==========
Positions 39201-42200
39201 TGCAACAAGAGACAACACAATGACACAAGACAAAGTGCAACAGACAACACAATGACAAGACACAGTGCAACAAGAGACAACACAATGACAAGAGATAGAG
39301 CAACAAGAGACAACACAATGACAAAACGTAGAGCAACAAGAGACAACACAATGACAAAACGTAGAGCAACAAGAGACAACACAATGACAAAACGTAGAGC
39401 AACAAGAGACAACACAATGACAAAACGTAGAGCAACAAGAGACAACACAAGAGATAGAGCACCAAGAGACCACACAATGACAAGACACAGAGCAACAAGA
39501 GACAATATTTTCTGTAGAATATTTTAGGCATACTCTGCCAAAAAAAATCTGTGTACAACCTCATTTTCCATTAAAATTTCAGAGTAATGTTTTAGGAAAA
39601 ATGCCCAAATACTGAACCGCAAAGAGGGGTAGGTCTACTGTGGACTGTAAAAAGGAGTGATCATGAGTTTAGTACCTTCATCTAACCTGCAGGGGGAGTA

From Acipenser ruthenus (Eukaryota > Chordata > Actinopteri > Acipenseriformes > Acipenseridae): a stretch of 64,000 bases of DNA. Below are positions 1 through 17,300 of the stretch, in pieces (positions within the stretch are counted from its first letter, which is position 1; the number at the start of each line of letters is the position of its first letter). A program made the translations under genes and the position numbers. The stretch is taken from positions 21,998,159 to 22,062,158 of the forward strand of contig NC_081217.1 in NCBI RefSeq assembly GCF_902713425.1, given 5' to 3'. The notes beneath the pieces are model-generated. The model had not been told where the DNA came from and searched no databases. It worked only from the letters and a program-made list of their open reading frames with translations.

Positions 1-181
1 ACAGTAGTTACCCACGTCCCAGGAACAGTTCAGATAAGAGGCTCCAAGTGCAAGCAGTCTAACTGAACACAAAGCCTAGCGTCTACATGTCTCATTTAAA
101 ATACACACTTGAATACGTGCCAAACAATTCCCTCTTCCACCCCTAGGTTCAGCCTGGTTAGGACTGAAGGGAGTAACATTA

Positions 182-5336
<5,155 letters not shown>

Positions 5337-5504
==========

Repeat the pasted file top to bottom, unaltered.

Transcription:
Positions 39201-42200
39201 TGCAACAAGAGACAACACAATGACACAAGACAAAGTGCAACAGACAACACAATGACAAGACACAGTGCAACAAGAGACAACACAATGACAAGAGATAGAG
39301 CAACAAGAGACAACACAATGACAAAACGTAGAGCAACAAGAGACAACACAATGACAAAACGTAGAGCAACAAGAGACAACACAATGACAAAACGTAGAGC
39401 AACAAGAGACAACACAATGACAAAACGTAGAGCAACAAGAGACAACACAAGAGATAGAGCACCAAGAGACCACACAATGACAAGACACAGAGCAACAAGA
39501 GACAATATTTTCTGTAGAATATTTTAGGCATACTCTGCCAAAAAAAATCTGTGTACAACCTCATTTTCCATTAAAATTTCAGAGTAATGTTTTAGGAAAA
39601 ATGCCCAAATACTGAACCGCAAAGAGGGGTAGGTCTACTGTGGACTGTAAAAAGGAGTGATCATGAGTTTAGTACCTTCATCTAACCTGCAGGGGGAGTA

From Acipenser ruthenus (Eukaryota > Chordata > Actinopteri > Acipenseriformes > Acipenseridae): a stretch of 64,000 bases of DNA. Below are positions 1 through 17,300 of the stretch, in pieces (positions within the stretch are counted from its first letter, which is position 1; the number at the start of each line of letters is the position of its first letter). A program made the translations under genes and the position numbers. The stretch is taken from positions 21,998,159 to 22,062,158 of the forward strand of contig NC_081217.1 in NCBI RefSeq assembly GCF_902713425.1, given 5' to 3'. The notes beneath the pieces are model-generated. The model had not been told where the DNA came from and searched no databases. It worked only from the letters and a program-made list of their open reading frames with translations.

Positions 1-181
1 ACAGTAGTTACCCACGTCCCAGGAACAGTTCAGATAAGAGGCTCCAAGTGCAAGCAGTCTAACTGAACACAAAGCCTAGCGTCTACATGTCTCATTTAAA
101 ATACACACTTGAATACGTGCCAAACAATTCCCTCTTCCACCCCTAGGTTCAGCCTGGTTAGGACTGAAGGGAGTAACATTA

Positions 182-5336
<5,155 letters not shown>

Positions 5337-5504